Keywords

ARAIM Fault modes Probability accumulation Feedback structure 

Notes

Acknowledgements

The authors thank Yawei Zhai in Mechanical and Aerospace Engineering at the Illinois Institute of Technology (IIT) for his valuable help. The receiver software is developed based on the open source MATLAB Availability Analysis Simulation Tools (MAAST) developed by the GPS Lab, Stanford University. Thanks for their outstanding work. This research has been funded by the National Natural Science Foundation of China under Grant Nos. 61533008 & 61374115 & 61328301 & 61603181; the Funding of Jiangsu Innovation Program for Graduate Education under Grant No. KYLX16_0379, Fundamental Research Funds for the Central Universities (NS2015037).

References

  1. Blanch J, Walter T, Enge P, Lee Y, Pervan B, Rippl M, Spletter A (2012) Advanced RAIM user algorithm description: Integrity support message processing, fault detection, exclusion, and protection level calculation. In: Proc. ION GNSS 2012, Institute of Navigation, Nashville, September 17–21, pp 2828–2849Google Scholar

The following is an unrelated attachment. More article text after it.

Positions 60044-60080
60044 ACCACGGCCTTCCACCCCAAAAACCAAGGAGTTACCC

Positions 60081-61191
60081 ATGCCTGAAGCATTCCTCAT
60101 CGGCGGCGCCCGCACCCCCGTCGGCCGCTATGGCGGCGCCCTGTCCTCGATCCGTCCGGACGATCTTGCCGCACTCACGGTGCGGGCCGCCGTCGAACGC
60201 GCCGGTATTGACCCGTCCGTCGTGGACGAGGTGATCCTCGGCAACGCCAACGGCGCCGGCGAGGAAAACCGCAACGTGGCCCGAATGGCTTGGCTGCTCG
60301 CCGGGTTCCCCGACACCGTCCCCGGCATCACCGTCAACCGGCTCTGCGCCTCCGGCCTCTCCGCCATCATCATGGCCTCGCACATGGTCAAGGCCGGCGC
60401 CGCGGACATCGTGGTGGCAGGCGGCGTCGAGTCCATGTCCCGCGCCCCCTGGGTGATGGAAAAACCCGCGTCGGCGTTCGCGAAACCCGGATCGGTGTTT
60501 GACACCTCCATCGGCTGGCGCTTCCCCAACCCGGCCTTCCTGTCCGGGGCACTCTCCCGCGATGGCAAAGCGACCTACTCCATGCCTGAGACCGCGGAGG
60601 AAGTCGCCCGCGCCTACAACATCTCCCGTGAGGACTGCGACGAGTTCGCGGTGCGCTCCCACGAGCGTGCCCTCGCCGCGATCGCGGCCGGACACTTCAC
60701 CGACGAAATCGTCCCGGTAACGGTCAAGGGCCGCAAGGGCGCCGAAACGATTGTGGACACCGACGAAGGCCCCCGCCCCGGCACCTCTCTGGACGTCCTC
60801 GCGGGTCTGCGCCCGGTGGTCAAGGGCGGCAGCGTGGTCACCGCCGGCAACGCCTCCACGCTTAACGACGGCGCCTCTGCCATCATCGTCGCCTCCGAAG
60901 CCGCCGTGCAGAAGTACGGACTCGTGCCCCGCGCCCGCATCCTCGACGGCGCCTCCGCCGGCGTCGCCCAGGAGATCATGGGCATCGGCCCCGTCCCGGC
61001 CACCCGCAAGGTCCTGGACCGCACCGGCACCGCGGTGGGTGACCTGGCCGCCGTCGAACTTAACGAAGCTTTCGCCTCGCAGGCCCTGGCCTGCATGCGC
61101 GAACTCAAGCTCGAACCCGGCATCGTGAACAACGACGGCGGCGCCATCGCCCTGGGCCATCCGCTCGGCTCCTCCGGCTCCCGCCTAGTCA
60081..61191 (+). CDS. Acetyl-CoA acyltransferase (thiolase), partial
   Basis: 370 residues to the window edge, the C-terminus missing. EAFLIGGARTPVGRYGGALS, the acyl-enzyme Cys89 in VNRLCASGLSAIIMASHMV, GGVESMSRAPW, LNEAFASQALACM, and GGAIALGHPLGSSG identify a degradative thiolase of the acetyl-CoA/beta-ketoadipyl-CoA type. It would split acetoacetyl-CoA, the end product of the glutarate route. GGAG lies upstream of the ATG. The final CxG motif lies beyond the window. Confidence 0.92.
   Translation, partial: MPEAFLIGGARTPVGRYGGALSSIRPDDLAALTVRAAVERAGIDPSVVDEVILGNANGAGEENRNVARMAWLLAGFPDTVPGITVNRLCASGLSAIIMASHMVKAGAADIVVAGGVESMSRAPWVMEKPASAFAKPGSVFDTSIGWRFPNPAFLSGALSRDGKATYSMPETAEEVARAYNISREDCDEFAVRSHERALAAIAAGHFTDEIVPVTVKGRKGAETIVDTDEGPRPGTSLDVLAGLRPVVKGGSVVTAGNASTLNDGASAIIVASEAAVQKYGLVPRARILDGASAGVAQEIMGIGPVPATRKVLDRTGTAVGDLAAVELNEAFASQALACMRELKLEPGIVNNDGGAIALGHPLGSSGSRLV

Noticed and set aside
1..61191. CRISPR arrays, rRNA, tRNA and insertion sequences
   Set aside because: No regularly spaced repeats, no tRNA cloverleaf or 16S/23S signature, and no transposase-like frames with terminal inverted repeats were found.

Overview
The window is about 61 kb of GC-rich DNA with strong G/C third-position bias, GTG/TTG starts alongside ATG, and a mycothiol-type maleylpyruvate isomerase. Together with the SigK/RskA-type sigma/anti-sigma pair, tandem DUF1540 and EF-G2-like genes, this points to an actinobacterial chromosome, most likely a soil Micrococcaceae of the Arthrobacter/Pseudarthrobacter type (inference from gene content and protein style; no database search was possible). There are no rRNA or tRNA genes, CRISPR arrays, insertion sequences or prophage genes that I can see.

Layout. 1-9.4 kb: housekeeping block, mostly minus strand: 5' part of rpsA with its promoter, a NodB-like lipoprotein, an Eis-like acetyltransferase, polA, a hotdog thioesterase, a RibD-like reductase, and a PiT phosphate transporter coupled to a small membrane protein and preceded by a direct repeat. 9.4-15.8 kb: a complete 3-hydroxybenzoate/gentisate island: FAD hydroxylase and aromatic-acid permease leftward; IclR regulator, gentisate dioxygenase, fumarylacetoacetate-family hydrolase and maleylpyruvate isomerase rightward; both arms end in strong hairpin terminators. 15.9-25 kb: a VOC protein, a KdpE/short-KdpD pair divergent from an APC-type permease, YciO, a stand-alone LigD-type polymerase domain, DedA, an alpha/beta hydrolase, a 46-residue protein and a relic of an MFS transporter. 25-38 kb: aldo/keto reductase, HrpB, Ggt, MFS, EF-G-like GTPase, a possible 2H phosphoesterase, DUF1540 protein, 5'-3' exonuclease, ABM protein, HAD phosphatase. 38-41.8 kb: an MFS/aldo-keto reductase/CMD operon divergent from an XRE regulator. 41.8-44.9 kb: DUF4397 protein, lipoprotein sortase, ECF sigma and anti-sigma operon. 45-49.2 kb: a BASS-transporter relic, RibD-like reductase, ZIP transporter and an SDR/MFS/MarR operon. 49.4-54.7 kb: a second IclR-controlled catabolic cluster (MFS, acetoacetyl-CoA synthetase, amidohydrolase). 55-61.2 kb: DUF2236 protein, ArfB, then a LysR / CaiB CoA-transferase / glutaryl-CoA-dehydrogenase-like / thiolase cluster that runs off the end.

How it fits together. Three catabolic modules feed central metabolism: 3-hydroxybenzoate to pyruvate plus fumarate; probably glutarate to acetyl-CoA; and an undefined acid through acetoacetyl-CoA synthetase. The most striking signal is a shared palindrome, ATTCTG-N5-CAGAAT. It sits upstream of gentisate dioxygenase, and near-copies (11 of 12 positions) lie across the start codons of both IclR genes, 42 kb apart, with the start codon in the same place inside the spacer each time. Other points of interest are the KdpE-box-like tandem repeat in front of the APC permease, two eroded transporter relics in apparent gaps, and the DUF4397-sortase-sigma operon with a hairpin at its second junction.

2. Blanch J, Walter T, Enge P (2013) Optimal positioning for advanced RAIM. Navigation 60(4):279–289CrossRefGoogle Scholar
  3. Blanch J, Walker T, Enge P, Lee Y, Pervan B, Rippl M, Spletter A, Kropp V (2015) Baseline advanced RAIM user algorithm and possible improvements. IEEE Trans Aerosp Electron Syst 51(1):713–732CrossRefGoogle Scholar
  4. Cassel R (2017) Real-time ARAIM Using GPS, GLONASS, and GALILEO. Dissertation, Illinois Institute of TechnologyGoogle Scholar
  5. El-Mowafy A (2017) Advanced receiver autonomous integrity monitoring using triple frequency data with a focus on treatment of biases. Adv Space Res 59(8):2148–2157CrossRefGoogle Scholar
  6. El-Mowafy A, Yang C (2016) Limited sensitivity analysis of ARAIM availability for LPV-200 over Australia using real data. Adv Space Res 57(2):659–670CrossRefGoogle Scholar
  7. Ge Y, Wang Z, Zhu Y (2017) Reduced ARAIM monitoring subset method based on satellites in different orbital planes. GPS Solutions 21(4):1443–1456CrossRefGoogle Scholar